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Zen and the Art of Design

August 01, 1996

Who would wear a turtle-print Zen hat or sit in a stiff Zen meditation chair if they could help it? There must be a more comfortable way to tell the world, "I let it be."

But the three-letter word seems to be catching on as a marketing hook in the design world.

"People are very much on spiritual paths and self-improvement paths," explains Kate Larramendy, director of design for Patagonia. "Zen communicates the right way of doing things. Do the right thing and the other pieces will fall into place."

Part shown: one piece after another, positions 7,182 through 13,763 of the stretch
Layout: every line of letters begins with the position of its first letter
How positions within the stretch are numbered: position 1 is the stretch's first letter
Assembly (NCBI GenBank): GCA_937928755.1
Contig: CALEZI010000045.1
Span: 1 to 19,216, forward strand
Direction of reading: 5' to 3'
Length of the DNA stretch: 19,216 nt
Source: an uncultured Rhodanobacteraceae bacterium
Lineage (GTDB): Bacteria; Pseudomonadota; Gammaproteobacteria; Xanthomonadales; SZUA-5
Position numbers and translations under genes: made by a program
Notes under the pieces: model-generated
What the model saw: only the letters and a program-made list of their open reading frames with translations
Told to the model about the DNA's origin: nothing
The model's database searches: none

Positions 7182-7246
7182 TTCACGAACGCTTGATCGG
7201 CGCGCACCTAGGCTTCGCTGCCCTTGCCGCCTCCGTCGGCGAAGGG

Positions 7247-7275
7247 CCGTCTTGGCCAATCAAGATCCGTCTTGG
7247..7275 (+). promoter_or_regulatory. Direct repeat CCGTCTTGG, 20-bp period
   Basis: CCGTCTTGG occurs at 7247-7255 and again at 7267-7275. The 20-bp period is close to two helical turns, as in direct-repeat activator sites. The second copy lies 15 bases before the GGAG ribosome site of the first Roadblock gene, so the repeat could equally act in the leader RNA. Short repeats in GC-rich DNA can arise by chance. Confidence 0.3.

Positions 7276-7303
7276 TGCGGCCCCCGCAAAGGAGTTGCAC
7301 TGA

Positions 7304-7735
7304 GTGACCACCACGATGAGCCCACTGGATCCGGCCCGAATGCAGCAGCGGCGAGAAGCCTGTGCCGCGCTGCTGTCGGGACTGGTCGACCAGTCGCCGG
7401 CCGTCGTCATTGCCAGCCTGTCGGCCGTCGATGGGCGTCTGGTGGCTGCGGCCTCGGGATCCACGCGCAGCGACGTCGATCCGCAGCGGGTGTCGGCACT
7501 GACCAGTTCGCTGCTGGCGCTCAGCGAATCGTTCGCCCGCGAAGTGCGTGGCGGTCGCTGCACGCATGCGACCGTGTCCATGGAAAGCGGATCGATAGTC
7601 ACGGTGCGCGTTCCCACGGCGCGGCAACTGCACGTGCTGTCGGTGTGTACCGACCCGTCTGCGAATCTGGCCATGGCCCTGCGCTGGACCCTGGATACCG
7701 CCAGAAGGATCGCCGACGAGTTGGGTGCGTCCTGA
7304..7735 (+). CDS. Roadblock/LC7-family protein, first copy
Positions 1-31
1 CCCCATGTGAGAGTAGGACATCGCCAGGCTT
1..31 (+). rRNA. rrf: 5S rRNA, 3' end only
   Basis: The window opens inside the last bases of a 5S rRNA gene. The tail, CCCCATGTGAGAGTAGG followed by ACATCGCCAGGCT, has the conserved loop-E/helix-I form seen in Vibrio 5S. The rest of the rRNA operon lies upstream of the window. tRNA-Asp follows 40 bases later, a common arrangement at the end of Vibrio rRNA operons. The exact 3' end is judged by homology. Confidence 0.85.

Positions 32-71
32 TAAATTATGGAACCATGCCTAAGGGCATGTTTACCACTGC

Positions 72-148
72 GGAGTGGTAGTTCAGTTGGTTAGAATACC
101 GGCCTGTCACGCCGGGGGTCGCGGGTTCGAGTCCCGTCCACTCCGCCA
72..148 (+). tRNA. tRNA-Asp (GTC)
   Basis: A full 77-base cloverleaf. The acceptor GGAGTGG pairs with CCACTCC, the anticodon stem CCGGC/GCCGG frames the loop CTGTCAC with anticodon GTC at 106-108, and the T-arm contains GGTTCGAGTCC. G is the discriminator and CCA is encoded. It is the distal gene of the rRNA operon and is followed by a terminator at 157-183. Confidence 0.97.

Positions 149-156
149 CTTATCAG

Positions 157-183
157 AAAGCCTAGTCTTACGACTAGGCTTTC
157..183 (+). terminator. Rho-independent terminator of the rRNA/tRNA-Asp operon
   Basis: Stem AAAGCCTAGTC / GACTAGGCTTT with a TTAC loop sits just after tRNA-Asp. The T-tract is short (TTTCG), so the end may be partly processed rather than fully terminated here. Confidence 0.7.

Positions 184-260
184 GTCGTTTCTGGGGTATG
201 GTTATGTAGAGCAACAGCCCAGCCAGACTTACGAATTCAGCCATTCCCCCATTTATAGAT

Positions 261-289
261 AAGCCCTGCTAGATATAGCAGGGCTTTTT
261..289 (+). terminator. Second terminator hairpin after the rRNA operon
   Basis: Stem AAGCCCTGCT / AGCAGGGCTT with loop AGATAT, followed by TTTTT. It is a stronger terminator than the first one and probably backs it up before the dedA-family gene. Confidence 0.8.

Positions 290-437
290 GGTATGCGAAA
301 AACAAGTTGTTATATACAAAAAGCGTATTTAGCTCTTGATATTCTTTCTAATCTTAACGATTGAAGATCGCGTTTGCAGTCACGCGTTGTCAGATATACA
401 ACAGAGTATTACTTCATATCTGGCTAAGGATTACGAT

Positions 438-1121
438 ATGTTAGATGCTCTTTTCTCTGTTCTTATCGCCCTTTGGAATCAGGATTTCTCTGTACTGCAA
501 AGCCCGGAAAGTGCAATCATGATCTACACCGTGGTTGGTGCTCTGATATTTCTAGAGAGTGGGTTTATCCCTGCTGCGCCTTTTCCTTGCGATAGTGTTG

A recent catalog from the Ventura-based maker of outdoorsy clothes included Zen turtle-print (abstract reptiles on "night sky") hats, pullovers and T-shirts.

Eddie Edwards, who designs a furniture line called Object out of Reno, Nev., and advertises it in Metropolis, says her Zen chair is a spiritual thing. "It's a place to be alone and quiet," she says of the plywood structure without cushions. "There is nothing busy about it, nothing so comfortable you would fall asleep. It is for thinking about important things, like where we are going and why we do what we do."

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